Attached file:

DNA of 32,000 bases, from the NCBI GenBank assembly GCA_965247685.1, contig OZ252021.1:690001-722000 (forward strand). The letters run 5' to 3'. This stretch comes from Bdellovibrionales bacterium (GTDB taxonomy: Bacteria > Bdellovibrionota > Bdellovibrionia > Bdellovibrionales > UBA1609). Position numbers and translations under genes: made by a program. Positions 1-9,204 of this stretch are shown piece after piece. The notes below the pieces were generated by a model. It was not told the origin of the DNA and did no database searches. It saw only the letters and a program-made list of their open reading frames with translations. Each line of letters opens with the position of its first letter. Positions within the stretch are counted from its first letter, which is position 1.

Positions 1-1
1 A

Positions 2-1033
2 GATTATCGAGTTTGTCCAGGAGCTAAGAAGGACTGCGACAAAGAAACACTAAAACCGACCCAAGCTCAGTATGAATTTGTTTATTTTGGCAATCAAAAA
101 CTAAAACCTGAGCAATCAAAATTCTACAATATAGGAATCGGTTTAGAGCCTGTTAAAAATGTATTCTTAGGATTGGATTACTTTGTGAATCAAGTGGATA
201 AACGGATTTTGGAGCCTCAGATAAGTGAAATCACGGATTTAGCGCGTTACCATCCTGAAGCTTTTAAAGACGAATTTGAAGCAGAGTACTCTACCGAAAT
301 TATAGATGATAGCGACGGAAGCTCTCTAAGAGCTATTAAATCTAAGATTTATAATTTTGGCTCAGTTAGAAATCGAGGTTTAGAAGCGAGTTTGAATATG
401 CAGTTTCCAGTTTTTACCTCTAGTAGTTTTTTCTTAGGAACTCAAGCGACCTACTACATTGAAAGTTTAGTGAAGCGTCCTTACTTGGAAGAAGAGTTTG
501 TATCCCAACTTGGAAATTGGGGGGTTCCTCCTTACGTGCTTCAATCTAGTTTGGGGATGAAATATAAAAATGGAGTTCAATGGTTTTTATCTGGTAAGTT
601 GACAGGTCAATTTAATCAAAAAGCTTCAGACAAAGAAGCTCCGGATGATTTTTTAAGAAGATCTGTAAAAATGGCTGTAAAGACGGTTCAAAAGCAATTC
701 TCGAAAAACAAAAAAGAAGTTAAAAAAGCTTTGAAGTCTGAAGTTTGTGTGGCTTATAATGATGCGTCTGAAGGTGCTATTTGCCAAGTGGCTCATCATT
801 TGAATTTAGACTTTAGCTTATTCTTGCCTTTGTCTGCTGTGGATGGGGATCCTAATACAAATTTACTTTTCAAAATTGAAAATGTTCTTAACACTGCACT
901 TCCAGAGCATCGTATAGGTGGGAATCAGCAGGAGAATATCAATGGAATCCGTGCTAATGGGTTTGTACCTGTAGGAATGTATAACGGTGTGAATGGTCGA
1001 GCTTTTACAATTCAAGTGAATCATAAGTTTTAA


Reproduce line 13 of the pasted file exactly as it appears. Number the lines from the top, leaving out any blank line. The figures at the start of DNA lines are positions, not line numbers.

801 TGAATTTAGACTTTAGCTTATTCTTGCCTTTGTCTGCTGTGGATGGGGATCCTAATACAAATTTACTTTTCAAAATTGAAAATGTTCTTAACACTGCACT